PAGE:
Media

Leila Abboud is a Bloomberg Gadfly columnist covering technology. She previously worked for Reuters and the Wall Street Journal.

Next time Vincent Bollore, Vivendi’s chairman and biggest shareholder, has a spare moment he should go see Werner Herzog’s documentary about the Internet and its effect on modern life. The movie is a 98-minute piece of "branded content", funded by a software company.

Branded content would probably be at the heart of a potential tie-up between Vivendi and Havas, the Bollore-owned ad agency. A filing last month from Bollore Group disclosed the intention in the next six months to study “with Vivendi the synergies or links possible between their respective businesses in media and communications.”

As I've written before, it's hard to love a potential deal that seems to have much to do with Bollore's family legacy planning. His son Yannick is already CEO of Havas and on the Vivendi board.

Creeping Control
Vincent Bollore built his stake in Vivendi gradually since sellling two TV channels to the group in exchange for shares. Under French law that favors long-term holders, he'll hold 29% of voting rights by April 2017.
Source: Company reports, AMF filings

But even if you ignored governance concerns about a deal where Bollore would effectively be buyer and seller, sticking an ad agency with 18,500 employees into a company that earns half its revenue from pay-TV and half from music isn't exactly an established model. We don't yet know what sweeteners Bollore might offer minority shareholders, but we can sure see the risks:

The strategic rationale is unproven:

Vivendi plus Havas would create a company unlike any other. It would add a third, largely unrelated, business to Vivendi's French pay-TV provider Canal Plus and Universal Music Group. Bollore would probably argue that Havas’s expertise in creating commercials, advising brands, and data analytics would let Vivendi wring more value from its content. For example, Havas clients like Carrefour and Coca-Cola could be pitched campaigns using Universal’s pop songs or Canal's movie and TV characters. Canal’s studios could make branded content. It's not clear why the companies need to merge to deliver this, though. Couldn’t it just be done via partnerships?

Few cost savings:

Vivendi would have to fall back on promises of a combined company selling more services and products. Such “revenue synergies” are unpopular with investors and often discounted in valuation analyses, prompting some acquirers to not detail them when they announce mergers (AT&T didn’t bother with Time Warner.) Branded content, where Bollore sees most potential, is fashionable but unproven. Researcher PQ Media estimates the market for branded content was $26.5 billion in 2014 and will be worth $54.3 billion in 2020.

New Look?
A combination of Vivendi and Havas would create a company with no global peer.
Source: Bloomberg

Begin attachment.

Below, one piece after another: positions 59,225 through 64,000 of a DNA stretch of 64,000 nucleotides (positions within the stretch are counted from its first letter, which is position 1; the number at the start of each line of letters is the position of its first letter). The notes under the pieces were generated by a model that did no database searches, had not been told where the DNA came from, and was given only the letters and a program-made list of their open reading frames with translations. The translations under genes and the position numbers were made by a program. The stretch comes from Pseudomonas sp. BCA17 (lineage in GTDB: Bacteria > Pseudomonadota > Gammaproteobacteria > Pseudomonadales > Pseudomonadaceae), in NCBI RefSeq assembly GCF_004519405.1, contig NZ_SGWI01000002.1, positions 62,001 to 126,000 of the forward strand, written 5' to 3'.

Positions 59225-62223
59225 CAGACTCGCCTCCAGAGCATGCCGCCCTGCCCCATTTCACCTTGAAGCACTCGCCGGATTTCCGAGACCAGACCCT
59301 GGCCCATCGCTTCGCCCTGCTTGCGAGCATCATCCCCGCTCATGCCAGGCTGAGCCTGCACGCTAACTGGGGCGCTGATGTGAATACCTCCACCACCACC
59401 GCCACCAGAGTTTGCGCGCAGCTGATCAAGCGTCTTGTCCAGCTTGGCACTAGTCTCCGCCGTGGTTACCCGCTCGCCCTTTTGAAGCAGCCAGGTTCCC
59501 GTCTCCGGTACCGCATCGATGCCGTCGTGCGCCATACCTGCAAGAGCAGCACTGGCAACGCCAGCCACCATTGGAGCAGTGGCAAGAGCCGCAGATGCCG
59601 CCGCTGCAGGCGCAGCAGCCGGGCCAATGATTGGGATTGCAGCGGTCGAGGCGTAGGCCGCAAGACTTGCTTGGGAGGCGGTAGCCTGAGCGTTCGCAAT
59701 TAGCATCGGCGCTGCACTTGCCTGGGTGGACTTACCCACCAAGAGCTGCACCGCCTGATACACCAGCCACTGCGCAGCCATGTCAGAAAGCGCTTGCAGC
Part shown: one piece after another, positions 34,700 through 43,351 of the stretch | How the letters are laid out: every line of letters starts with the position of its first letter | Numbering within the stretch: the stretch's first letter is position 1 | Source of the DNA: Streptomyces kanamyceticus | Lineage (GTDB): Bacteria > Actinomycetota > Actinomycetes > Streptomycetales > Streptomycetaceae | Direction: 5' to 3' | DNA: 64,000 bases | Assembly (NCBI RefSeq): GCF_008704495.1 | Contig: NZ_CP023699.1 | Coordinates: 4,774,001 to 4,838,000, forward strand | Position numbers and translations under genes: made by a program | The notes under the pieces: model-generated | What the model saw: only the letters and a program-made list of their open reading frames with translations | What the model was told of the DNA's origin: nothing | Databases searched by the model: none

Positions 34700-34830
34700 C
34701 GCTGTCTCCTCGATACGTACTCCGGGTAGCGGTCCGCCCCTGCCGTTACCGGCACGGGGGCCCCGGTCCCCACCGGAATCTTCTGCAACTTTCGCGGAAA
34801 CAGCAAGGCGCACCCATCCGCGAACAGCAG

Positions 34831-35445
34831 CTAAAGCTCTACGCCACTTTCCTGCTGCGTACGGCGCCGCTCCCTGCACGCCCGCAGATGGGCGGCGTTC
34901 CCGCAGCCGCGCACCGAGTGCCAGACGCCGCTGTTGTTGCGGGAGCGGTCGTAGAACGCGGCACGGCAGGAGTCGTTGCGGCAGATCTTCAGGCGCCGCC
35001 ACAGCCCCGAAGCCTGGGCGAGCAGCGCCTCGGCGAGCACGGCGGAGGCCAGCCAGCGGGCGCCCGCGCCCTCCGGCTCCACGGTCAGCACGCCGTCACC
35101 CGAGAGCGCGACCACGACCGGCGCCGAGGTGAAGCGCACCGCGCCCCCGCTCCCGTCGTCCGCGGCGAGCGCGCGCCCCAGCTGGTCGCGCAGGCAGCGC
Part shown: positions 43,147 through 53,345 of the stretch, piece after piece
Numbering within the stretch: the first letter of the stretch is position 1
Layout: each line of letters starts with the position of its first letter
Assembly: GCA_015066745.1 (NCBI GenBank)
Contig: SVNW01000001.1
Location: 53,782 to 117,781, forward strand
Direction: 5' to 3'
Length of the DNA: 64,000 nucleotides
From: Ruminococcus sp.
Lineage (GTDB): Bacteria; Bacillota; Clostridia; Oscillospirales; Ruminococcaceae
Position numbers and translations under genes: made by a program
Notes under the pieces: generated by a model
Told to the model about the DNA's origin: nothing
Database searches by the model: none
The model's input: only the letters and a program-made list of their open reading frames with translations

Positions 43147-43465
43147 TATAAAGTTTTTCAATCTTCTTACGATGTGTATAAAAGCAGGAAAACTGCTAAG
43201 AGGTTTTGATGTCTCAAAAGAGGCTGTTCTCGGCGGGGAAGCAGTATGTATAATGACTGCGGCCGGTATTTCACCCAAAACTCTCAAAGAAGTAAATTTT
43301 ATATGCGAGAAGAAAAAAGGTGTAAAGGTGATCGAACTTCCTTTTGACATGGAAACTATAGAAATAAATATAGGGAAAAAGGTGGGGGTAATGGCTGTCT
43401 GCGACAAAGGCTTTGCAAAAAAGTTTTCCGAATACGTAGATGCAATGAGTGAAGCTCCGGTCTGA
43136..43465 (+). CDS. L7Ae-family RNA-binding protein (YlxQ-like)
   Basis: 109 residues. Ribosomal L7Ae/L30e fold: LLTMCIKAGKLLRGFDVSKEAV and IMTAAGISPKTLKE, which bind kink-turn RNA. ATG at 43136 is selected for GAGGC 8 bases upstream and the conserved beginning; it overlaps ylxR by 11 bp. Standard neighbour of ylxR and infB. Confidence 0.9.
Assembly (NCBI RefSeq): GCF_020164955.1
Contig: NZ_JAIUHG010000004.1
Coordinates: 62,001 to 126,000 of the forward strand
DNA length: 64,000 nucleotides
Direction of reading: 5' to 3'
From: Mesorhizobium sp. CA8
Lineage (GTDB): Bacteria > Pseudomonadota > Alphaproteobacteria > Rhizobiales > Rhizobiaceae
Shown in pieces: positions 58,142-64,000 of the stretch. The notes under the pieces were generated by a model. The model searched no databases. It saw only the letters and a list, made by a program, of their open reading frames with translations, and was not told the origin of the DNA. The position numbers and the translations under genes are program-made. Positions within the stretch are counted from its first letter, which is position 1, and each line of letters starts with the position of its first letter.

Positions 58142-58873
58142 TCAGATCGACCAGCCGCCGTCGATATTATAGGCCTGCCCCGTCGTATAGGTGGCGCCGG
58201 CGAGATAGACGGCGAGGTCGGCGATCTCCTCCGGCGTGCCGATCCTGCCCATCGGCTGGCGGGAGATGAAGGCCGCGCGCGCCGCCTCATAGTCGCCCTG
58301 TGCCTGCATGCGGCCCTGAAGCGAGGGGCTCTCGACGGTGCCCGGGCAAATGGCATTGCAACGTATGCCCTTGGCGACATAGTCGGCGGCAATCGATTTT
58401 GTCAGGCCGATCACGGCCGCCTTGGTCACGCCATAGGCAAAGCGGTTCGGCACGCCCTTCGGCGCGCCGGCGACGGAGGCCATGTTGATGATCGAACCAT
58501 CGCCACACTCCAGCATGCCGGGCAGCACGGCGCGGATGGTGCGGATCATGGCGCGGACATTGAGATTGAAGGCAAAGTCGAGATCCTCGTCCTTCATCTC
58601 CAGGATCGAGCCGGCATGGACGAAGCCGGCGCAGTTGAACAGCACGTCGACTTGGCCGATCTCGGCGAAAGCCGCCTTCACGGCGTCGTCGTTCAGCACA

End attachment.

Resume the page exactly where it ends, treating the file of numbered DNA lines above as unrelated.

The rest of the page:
Conflicts of interest:

Havas earns about one-third of its 2.2 billion euros ($2.4 billion) of revenue by buying advertising space on TV, print, radio and online on behalf of clients. Media buyers are meant to plot out the best places to reach potential customers. If Havas was part of Vivendi, advertisers might wonder whether it was favoring its own channels. This would be acute in France, where Havas gets 18 percent of its revenue and Canal Plus owns TV channels.

Conglomerate discount:

The chief excitement about Bollore's arrival at Vivendi was that he'd rid the group of its conglomerate discount. For years the company was punished by investors, who lopped 10-15 percent from the sum of the parts value of its three telecoms units and three content businesses.

Bollore's Vivendi
The French company has slimmed down after years of asset sales. Below is a sum of the parts valuation for its various businesses and stakes in other companies.
Source: Morgan Stanley Research as of Oct. 11

At first, Bollore tidied things up by disposing of four units. But his recent stake-building in Telecom Italia and purchase of games-maker Gameloft has given some analysts pause for thought. One told me he'd cut the discount to 5 percent after Bollore sold its telecoms businesses but had now lifted it again to 10 percent. Add Havas to the mix, with its unproven synergies, and that might increase yet again. Its 3.3 billion euro enterprise value could be wiped out post a Vivendi merger if a heavy discount was applied.

Given all of this, it's hard to dispel the notion that a merger will be based on Bollore's personal interest and desire to rationalize his media holdings. Like much in Vivendi’s long, tumultuous history, the supposed rationale gets tacked on afterwards. Welcome to Brand Bollore.

This column does not necessarily reflect the opinion of Bloomberg LP and its owners.

To contact the author of this story:
Leila Abboud in Paris at labboud@bloomberg.net

To contact the editor responsible for this story:
James Boxell at jboxell@bloomberg.net